Dixon v Molina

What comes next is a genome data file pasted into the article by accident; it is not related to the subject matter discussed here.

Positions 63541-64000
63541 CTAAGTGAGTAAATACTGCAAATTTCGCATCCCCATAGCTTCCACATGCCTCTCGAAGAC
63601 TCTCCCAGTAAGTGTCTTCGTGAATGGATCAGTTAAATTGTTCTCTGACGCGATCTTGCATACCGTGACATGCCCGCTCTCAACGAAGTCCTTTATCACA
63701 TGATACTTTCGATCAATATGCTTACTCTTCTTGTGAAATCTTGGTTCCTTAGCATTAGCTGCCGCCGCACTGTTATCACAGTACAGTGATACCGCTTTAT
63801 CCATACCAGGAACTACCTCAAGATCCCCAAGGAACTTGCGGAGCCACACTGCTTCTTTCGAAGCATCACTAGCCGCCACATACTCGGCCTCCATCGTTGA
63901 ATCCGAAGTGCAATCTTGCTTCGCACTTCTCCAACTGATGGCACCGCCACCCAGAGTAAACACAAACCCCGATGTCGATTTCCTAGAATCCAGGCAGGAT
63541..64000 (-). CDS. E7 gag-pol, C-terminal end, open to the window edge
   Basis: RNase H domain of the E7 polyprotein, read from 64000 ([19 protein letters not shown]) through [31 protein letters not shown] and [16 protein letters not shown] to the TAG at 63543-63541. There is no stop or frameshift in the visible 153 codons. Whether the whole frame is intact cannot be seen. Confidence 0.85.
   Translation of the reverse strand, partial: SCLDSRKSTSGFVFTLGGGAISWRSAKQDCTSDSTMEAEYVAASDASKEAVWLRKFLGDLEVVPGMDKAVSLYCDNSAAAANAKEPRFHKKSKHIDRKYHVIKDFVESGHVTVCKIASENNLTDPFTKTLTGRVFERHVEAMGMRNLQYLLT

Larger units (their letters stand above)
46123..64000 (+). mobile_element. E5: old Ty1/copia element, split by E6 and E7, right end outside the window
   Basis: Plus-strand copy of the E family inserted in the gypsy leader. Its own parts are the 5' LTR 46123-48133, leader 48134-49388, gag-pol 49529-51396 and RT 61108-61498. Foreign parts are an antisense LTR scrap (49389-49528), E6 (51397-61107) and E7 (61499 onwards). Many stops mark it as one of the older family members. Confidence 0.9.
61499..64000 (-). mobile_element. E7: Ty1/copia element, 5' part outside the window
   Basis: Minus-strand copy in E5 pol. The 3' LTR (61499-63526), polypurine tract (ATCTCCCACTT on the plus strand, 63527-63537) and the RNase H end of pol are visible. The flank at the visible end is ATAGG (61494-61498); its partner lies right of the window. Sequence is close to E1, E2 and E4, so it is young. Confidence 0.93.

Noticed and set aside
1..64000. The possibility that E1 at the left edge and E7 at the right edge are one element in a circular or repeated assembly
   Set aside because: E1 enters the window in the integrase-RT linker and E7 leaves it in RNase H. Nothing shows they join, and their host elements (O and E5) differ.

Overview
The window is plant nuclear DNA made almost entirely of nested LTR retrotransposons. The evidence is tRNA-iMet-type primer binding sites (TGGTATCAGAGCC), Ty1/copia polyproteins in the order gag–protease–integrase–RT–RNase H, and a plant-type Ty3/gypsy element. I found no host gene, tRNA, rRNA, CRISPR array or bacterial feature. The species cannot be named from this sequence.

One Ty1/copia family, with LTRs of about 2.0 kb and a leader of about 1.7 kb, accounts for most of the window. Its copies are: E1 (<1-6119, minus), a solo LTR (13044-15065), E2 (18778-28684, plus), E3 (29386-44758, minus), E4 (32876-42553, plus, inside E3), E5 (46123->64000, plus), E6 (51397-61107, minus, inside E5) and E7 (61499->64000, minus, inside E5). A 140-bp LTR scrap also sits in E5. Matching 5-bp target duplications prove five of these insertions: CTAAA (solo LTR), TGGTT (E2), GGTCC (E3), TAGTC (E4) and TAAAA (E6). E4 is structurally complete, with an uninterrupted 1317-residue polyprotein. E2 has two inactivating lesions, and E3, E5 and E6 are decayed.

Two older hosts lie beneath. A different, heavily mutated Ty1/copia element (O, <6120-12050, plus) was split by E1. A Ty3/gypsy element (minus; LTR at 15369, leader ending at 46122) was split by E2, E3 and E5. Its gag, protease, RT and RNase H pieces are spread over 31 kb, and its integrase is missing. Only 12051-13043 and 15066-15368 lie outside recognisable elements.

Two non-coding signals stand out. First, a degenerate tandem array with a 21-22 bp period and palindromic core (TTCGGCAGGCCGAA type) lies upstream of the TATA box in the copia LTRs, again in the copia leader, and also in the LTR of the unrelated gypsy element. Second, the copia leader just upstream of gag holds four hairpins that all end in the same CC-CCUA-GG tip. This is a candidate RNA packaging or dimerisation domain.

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Dixon v Molina 2018 NY Slip Op 33193(U) December 11, 2018 Supreme Court, Suffolk County Docket Number: 07235/2016 Judge: William G. Ford Cases posted with a "30000" identifier, i.e., 2013 NY Slip Op 30001(U), are republished from various New York State and local government sources, including the New York State Unified Court System's eCourts Service. This opinion is uncorrected and not selected for official publication. [* 1] INDEX NO.: 07235/2016 SHORT FORM ORDER SUPREME COURT - STATE OF NEW YORK I.A.S. PART 38-SUFFOLK COUNTY PRESENT: HON. WILLIAM G. FORD JUSTICE OF THE SUPREME COURT MARGARET TIFFANY DIXON, as Administrator of the Estate of Alicia Joyner, Deceased, Plaintiff, Motion Submit Date: 07/26/18 Mot SCH: 06/05/18 Mot Seq 006 MD PLAINTIFF'S COUNSEL: Vladimir & Associates, PLLC 21 37 Deer Park Ave. Deer Park, New York 11729 DEFENDANTS' COUNSEL: DeSena & Sweeney, LLP 1500 Lakeland Ave. Bohemia, New York 11717 -againstV.M. FUENTES MOLINA, SALVATOR FUENTES, A. CAPELLAN-BELTRE & NELLIE C. DURAN, Kelly Rode Kelly, LLP 330 Old Country Rd, Ste 305 Mineola, New York 11501 Defendants. On defendant"s motion for summary judgment on liability pursuant to CPLR 3212. the following was considered: Notice of Motion & Affirmation in Support and supporting papers; Affirmations in Opposition: Reply Affirmation in f urther Support and upon due deliberation and full consideration. it is ORDERED defendant Capellan-Beltre's motion pursuant to CPLR 32 12 for summary judgment on liability is denied as follows; and it is further ORDERED that counsel for movant serve a copy of this d ecision a nd order vl'ith notice of entry on counsel for all parties by overnight mail forthwith. BACKGROUND Plaintiffs decedent Alicia Joyner commenced this motor vehicle collision negligence personal injury action filing a summons and complaint on July 26, 2016. Defendants have all joined issue and defendants have cross-claimed against and amongst each other. By the complaint, plaintiff seeks recovery of money damages for alleged serious personal injury predicated on defendants' negligence as its proximate cause. The matter arises from a three-car motor vehicle collision involving the parties which occurred on December 3, 2015 at approximately 8:10 a.m. on Great Neck Road near East Avon Drive in Babylon, Suffolk County, New York. Defendant-movant seeks a judgment as a matter of law determining her free from liability [* 2] in the matter, and moves the Court according relying upon the pleadings. an uncertified copy of the police accident investigation report, and her affidavit. Both plaintiff and co-defendant Fuentes Molina oppose that application. Testifying by affidavit, movant claims that prior to the incident, she was operating a 1998 Toyota vehicle on Great Neck Road in Babylon, stopped in traffic with her foot on the brake pedal for approximately 5 seconds when she was rear-ended by a vehicle operated by codefendant Fuentes Molina. Movant further asserts that because of the primary rear-end collision with co-defendant, that her vehicle was pushed into the rear-end of plaintiff's vehicle, causing a secondary rear-end· collision for which plaintiff has presently sued. Lastly, movant testifies that her brake lights were operational at the time of the incident. Arguing in opposition to the motion first is co-defendant Fuentes Molina who also offers an affidavit. Therein she testifies that she operated her vehicle travelling southbound on Great Neck Road approaching East Avon Drive and was approximately 50 feet from the intersection, when she observed heavy traffic build up with vehicles travelling at approximately 10-15 mph. She further states that she was between 10 to 20 feet behind the vehicle ahead of her operated by co-defendant and movant, when she observed it come to a sudden stop. Despite deploying her brake, Fuentes Molina explained that her vehicle collided with the vehicle in front of her, but characterizes the contact as minimal at approximately 0-5 mph. Because of the sudden stop, defendant opposes summary judgment on liability on two separate grounds. First, defendant argues the motion is premature since no party depositions have been held and thus substantive discovery concerning a nonnegligent explanation for the rear-end collision has yet to be completed. Secondly, defendant opposes the motion contending a triable question of fact concerning the sudden stop exists precluding a prima facie case for liability in movant' s favor. Plaintiff also opposes the motion relying on the same grounds espoused by Fuentes Molina. DISCUSSION Standard of Review It is well settled that summary judgment is a drastic remedy which should not be granted when there is doubt as to the existence of a triable issue of fact. Where, however, one seeking summary judgment tenders evidentiary proof in admissible form establishing its defense sufficiently to warrant the court as a matter of law in directing judgment in its favor, the burden falls upon the opposing party to show, also by evidentiary proof in admissible form, that there is a material issue of fact requiring a trial of the matter (see Zuckerman v. City of New York, 49 NY2d 557, 562, 427 NYS2d 595 [1980]). The evidence presented on a motion for summary judgment must be scrutinized in the light most favorable to the party opposing the motion (see Goldstein v. Monroe County, 77 AD2d 232, 236, 432 NYS2d 966 [1980]). The proponent on a motion of summary judgment must make a prima facie showing of entitlement to judgment as a matter oflaw, tendering sufficient evidence to demonstrate the absence of any material issues of fact (Alvarez v Prospect Hosp. , 68 NY2d 320, 508 NYS2d 923 [1986]; WinegradvNew York Univ. Med. Ctr., 64 NY2d 851,487NYS2d 316 [1985];]; Zuckerman v City of New York, 49 NY2d 557, 427 NYS2d 595 [1980]). 2 [* 3] If the moving party fails in meeting this burden, the motion must be denied. If, however, this burden is satisfied, then the burden shifts to the opposing party to establish the existence of material issues of fact requiring a trial (see Zuckerman, supra). The function of the court in determining a motion for summary judgment is issue finding, not issue determination (Pantote Big Alpha Foods, Inc. v Schefman, 121AD2d295, 503 NYS2d 58 [1st Dept. 1986]). The burden then shifts to the party opposing the motion which must produce evidentiary proof in admissible form sufficient to require a trial of the material issues of fact (Roth v Barreto, 289AD2d 557, 735 NYS2d 197 (2d Dept. 2001]; Rebecchi v Whitmore, 172 AD2d 600, 568 NYS2d 423 [2d Dept. 1991]; O'Neill v Fishkill, 134 AD2d 487, 521NYS2d272 [2d Dept. 1987]). The law is well-established that summary judgment is a drastic remedy to be granted only when there is clearly no genuine issue of fact to be presented at trial (see Andre v Pomeroy, 35 NY2d 361 , 362 NYS2d 131 [1974]; Benincasa v Garrubo, 141AD2d636, 529 NYS2d 797 [2d Dept. 1988]). Substantive Law on Motor Vehicle Negligence A rear-end collision with a stopped or stopping vehicle creates a prima facie case of negligence with respect to the operator of the moving vehicle and imposes a duty on the operator to rebut the inference of negligence by providing a non-negligent explanation for the collision" (Mulhern v Gregory, 161AD3d881 , 883, 75 NYS3d 592, 594 (2d Dept 2018]; Comas-Bourne v City of New York, 146 AD3d 855, 856, 45 NYS3d 182, 183 [2d Dept 2017]; Whelan v Sutherland, 128 AD3d 1055, 1056, 9 NYS3d 639, 640 [2d Dept 2015]; Tutrani v. County of Suffolk, 10 NY3d 906, 908; Gutierrez v. Trillium USA, LLC, 111AD3d669, 670-671, 974 NYS2d 563; Pollard v. Independent Beauty & Barber Supply Co., 94 AD3d 845, 846, 942 NYS2d 360; Perez v Roberts, 91 AD3d 620, 621, 936 NYS2d 259, 260 [2d Dept 2012]; Le Grand v Silberstein, 123 AD3d 773, 774, 999 NYS2d 96, 97 [2d Dept 2014]). The claim that the lead vehicle made a sudden stop, standing alone, is insufficient to rebut the presumption of negligence on the part of the following vehicle (see Zdenek v Safety Consultants, Inc. , 63 AD3d 918, 918, 883 NYS2d 57, 58 [2d Dept 2009]; Kastritsios v. Marcello. 84 AD3d 1174, 923 NYS2d 863; Franco v. Breceus, 70 AD3d 767, 895 NYS2d 152; Mallen v. Su, 67 AD3d 974, 890 NYS2d 79; Rainford v. Han, 18 AD3d 638, 795 NYS2d 645; Russ v. Investech Secs., 6 AD3d 602, 775 NYS2d 867; Xian Hong Pan v Buglione, 101 AD3d 706, 707, 955 NYS2d 375, 377 [2d Dept 2012]). However, "[i]f the operator cannot come forward with any evidence to rebut the inference of negligence, the plaintiff may properly be awarded judgment as a matter of law" (Barile v. Lazzarini, 222 AD2d 635, 636, 635 NYS2d 694; D'Agostino v YRC, Inc. , 120 AD3d 1291, 1292, 992 NYS2d 358, 359 [2d Dept 2014]). "When the driver of an automobile approaches another automobile from the rear, he or she is bound to maintain a reasonably safe rate of speed and control over his vehicle, and to exercise reasonable care to avoid colliding with the other vehicle" (Comas-Bourne v City of New York, 146 AD3d 855, 856, 45 NYS3d 182, 183 [2d Dept 2017]). Drivers have a duty to see what should be seen and to exercise reasonable care under the circumstances to avoid an accident (Williams v Spencer-Hall, 113 AD3d 759, 760, 979 NYS2d 157, 159 [2d Dept 2014]). a rear-end collision with a stopped vehicle creates a prima facie case of liability with respect to the operator of the rearmost vehicle, thereby requiring that operator to rebut the inference of 3 [* 4] negligence by providing a nonnegligent explanation for the collision (Sayyed v Murray, 109 AD3d 464, 464, 970 NYS2d 279, 281 [2d Dept 2013]). A possible non-negligent explanation for a rear-end collision could be the sudden stop of the lead vehicle," however, it is equally true that "vehicle stops which are foreseeable under the prevailing traffic conditions, even if sudden and frequent, must be anticipated by the driver who follows, since he or she is under a duty to maintain a safe distance between his or her car and the car ahead" (Tummi11ello v City of New York, 148 AD3d 1084, 1085, 49 NYS3d 739, 741 [2d Dept 2017]; Shamalt v. Ricltmo11d Co1mty Amb11/a11ce Serv., 279 A.D.2d 564, 565, 719 N.Y.S.2d 287; see Gutierrez v Trillium USA, LLC, 111 AD3d 669, 671 , 974 NYS2d 563, 566 [2d Dept 2013]; Robayo v. Agltaabdul, 109 A.D.3d 892, 893, 971 N.Y.S.2d317). Even assuming that a lead vehicle stopped short or suddenly, following vehicles should not escape liability for an assumed failure to maintain a proper or safe following distance under the presented circumstances, where the record presents a scenario with triable questions of fact ripe for jury determination, rather than summary determination on the law (see e.g. Romero v Al Haag & Son Plumbing & Heating, Inc. , 113 AD3d 746, 747, 978 NYS2d 895, 896 [2d Dept 2014][even assuming that the defendant driver failed to maintain a reasonably safe distance and rate of speed while traveling behind the plaintifrs vehicle under Vehicle and Traffic Law § l 129[a], defendant's deposition testimony relied upon by plaintiff, itself raised a triable issue of fact on whether the plaintiff contributed to the accident by driving in an erratic manner]; accord Femandez v Babylon Mun. Solid Waste, 117 AD3d 678, 679, 985 NYS2d 289, 290 [2d Dept 2014][under circumstances where plaintiff came to an abrupt stop for no apparent reason resulting in a collision, a triable issue of fact exists]; Sokolowska v So11g, 123 AD3d 1004, 1004, 999 NYS2d 847, 848 [2d Dept 2014]). Thus, the burden is placed on the driver of the offending vehicle, as he or she is in the best position to explain whether the collision was due to a mechanical failure, a sudden stop of the vehicle ahead, unavoidable skidding on wet pavement, or some other reasonable cause (see Abbott v Picture Cars E., Inc. , 78 A.D.3d 869, 911N.Y.S.2d449 [2d Dept 2010]; DeLouise v S.K.I. Wholesale Beer Corp., 75 A.D.3d 489, 904 N.Y.S.2d 761 [2d Dept 2010]; 1lforan v Singh, 10 A.D.3d 707, 782 N.Y.S.2d 284 [2d Dept 2004]). Most important, the New York Court of Appeals has recently clarified plaintiff-movant's burden on a motion such as that sub Judice . The Court has reaffirmed and reminded motion courts that "a plaintiff is no longer required to show freedom from comparative fault in establishing his or her prima facie case, holding that plaintiff-movant seeking partial summary judgment on liability in a motor vehicle accident litigation "[t]o be entitled to partial summary judgment, ... does not bear the double burden of establishing a prima facie case of defendant's liability and the absence of his or her own comparative fault." (Rodriguez v City ofNew York, 31NY3d312, 324- 25 [2018]; Edgerton v City of New York, 160 AD3d 809, - - - NYS3d - - [2d Dept 2018]). I. The Police Report is Inadmissible Evidence As an initial matter, to the extent that movant relies on the uncertified police accident investigation report, that evidence is in inadmissible form and will not be considered by this Court, nor will it form the basis of any determination in movant's favor. The Second Department has clearly held that conclusory statements as to how the accident occurred 4 [* 5] constitute inadmissible hearsay contained in police accident reports (see Cheu/ Soo Kang v. Vio/a11te, 60 A.D.3d 991 , 992, 877 N.Y.S.2d 354; Quaglio v. Tomaselli, 99 A.D.2d 487, 488, 470 N.Y.S.2d 427; Sa11cllez v. Steenson, 101 AD3d 982, 983, 957 NYS2d 239, 240 [2d Dept 2012]). Further, the Appellate Division has artfully summarized the state of evidentiary law concerning police accident reports thusly: Pursuant to CPLR 4518(a), a police accident report is admissible as a business record so long as the report is made based upon the officer's personal observations and while carrying out police duties . . . If information contained in a police accident report was not based upon the police officer's personal observations, it may nevertheless be admissible as a business record "if the person giving the police officer the information contained in the report was under a business duty to relate the facts to him [or her]" .... [However] If the person giving the police officer the information was not under a business duty to give the statement to the police officer, such information "may be proved by a business record only if the statement qualifies [under some other] hearsay exception, such as an admission" In other words, "each participant in the chain producing the record, from the initial declarant to the final entrant, must be acting within the course of regular business conduct or the declaration must meet the test of some other hearsay exception" . . . '·The proponent of hearsay evidence must establish the applicability of a hearsay-rule exception" Memenza v. Cole, 131AD3d1020, 1021-22, 16 NYS3d 287, 289 [2d Dept 2015][ holding that where police officer had no personal recollection of his accident investigation and was unable to testify as to the source of the information contained in the accident report, report is inadmissible because the source of the information contained therein was unidentifiable and thus unauthenticated: it could not be established whether the source of the information had a duty to make the statement or whether some other hearsay exception applied]; see also Hazzard v Burrowes, 95 AD3d 829, 831 , 943 NYS2d 213, 214-15 [2d Dept 2012][police accident report was inadmissible, as it was not certified as a business record and the statements by both parties were self-serving, did not fall within any exception to the hearsay rule, and bore upon the ultimate issues of fact to be decided by the jury]; Noakes v. Rosa, 54 AD3d 317, 318, 862 NYS2d 573; Casey v. Tierno, 127 AD2d 727, 728, 512 NYS2d 123). Here, since movant has failed to offer a certified copy of the report it is not admissible because it is not self-authenticating and otherwise fails to meet the required elements of the business records exception. Moreover, as the opposition notes, none of the operators gave statements to the investigating officer, so its use is of questionable value, particularly in an instance presented such as here where the officer did not obtain and record direct, personal or firsthand eyewitness observations of the occurrence. 5 [* 6] II. Triable Issues of Fact Preclude Judgment as a Matter of Law The motion is also problematic for different reasons. The courts have precluded summary judgment where discovery is incomplete ruling that such a motion may be premature (see e.g. Adrianis v Fox, 30 AD3d 550, 550-51, 817 NYS2d 374, 375 (2d Dept 2006) holding that a motion court properly denies a partial liability summary judgment motion as premature where at least one party's deposition was still outstanding and the parties had previously stipulated to hold that deposition only seven days after the motion was made. Put differently, defendant's argument is that they have been unfairly deprived the opportunity to fully probe whether plaintiff bore any contributing or comparative fault in the resulting rear-end collision, not having the benefit of party depositions (see Amico v Melville Volunteer Fire Co., Inc. , 39 AD3d 784, 785, 832 NYS2d 813 [2d Dept 2007][resolving that a party should be afforded a reasonable opportunity to conduct discovery prior to the determination of a motion for summary judgment]). However, the Second Department is clear that defendant' s mere hope or speculation that additional discovery might lead to or create a triable fact issue is insufficient to preclude the entry of summary judgment on liability in this negligence motor vehicle action (see e.g. Rodriguez v Farrell, 115 AD3d 929, 931 , 983 NYS2d 68, 70 [2d Dept 201 4][appellate court determining that summary judgment not premature where defendant failed to demonstrate that discovery would lead to relevant evidence or that facts essential to justify opposition to the motions were exclusively within the knowledge and control of the plaintiffs]; Medina v Rodriguez, 92 AD3d 850, 851, 939 NYS2d 514, 515 [2d Dept 2012]; Kimyagarov v Nixon Taxi Corp., 45 AD3d 736, 737, 846 NYS2d 309, 310- 11 [2d Dept 2007]; Hill v Ackall, 71 AD3d 829, 829-30, 895 NYS2d 837, 838 [2d Dept 2010]). This is even more so in the wake of recently decided matter in the Court of Appeals making painstakingly clear that New York plaintiffs no longer bear the burden of establishing freedom from comparative fault to be entitled to partial summary judgment on liability (see e.g. Rodriguez supra. ). A party opposing summary judgment is entitled to obtain further discovery when it appears that facts supporting the opposing party's position may exist but cannot then be stated." Chmelovsky v. Country Club Homes, Inc., 106 AD3d 684, 964 NYS2d 245, 246 [2d Dept 2013]; Martinez v. 305 W. 52 Condo., 128 AD3d 912, 914, 9 NYS3d 375, 377 [2d Dept 2015] ["A party should be afforded a reasonable opportunity to conduct discovery prior to the determination of a motion for summary judgment"]). The non-movant should be afforded a reasonable opportunity to conduct discovery prior to the determination of a motion for summary judgment (see Video Voice, Inc. v. Local T.V., Inc., 114 AD3d 935, 980 NYS2d 828; Bank of Am., N.A. v. Hillside Cycles, I11c., 89 AD3d 653, 932 NYS2d 128; Venables v. Sagona, 46 AD3d 672, 673, 848 NYS2d 238). Further, non-movant is also entitled to obtain further discovery when it appears that facts supporting the opposing party's position may exist but cannot then be stated (see CPLR 3212[£]; Nicltolson v. Bader, 83 AD3d 802, 920 NYS2d 682; Family-Friendly Media, Inc. v. Recorder Tel. Nehvork, 74 AD3d 738, 739, 903 NYS2d 80; Juseinoski v. New York Hosp. Med. Ctr. of Queens, 29 AD3d 636, 637, 815 NYS2d 183). Ma/ester v. Rampil, 118 A.D.3d 855, 856, 988 N.Y.S.2d 226, 227-28 [2d Dept 2014]). Under CPLR 32 l 2(f), "where facts essential to justify opposition to a motion for summary judgment are exclusively within the knowledge and control of the movant, summary judgment may be denied .... This is especially so where the opposing party has not had a 6 [* 7] reasonable opportunity for disclosure prior to the making of the motion" (Juseinoski v. New York Hosp. Med. Ctr. of Queens, 29 AD3d 636, 637, 815 NYS2d 183, 184-85 [2d Dept 2006]; Baron v. Inc. Vil. of Freeport, 143 AD2d 792, 92-93; 533 NYS2d 143, 148 (2d Dept 1998]). CONCLUSION Here, defendant has offered more than mere hope and speculation in support of the contention that the application is premature. Instead, defendant notes that a bona fide dispute exists between defendant operators on whether a sudden stop precipitated the rear-end collisions at issue. At the present moment, no party has been deposed and thus the Court and the parties are without a benefit of all facts concerning potential liability defenses to plaintiffs action. While plaintiff is correct that both defendant operators have given affidavit testimony, given the sharply contrasting descriptions of the occurrence, this Court determines that triable issues of fact predominate, weighing against awarding judgment as a matter of law to any party. Thus, the motion is denied as premature under CPLR 3212(±). The foregoing constitutes the decision and order of this Court. Dated: December 11 , 2018 Riverhead, New York WILLIAM G. FORD, J.S.C. _ _ _ FINAL DISPOSITION _.....,X ...____ NON-FINAL DISPOSITION 7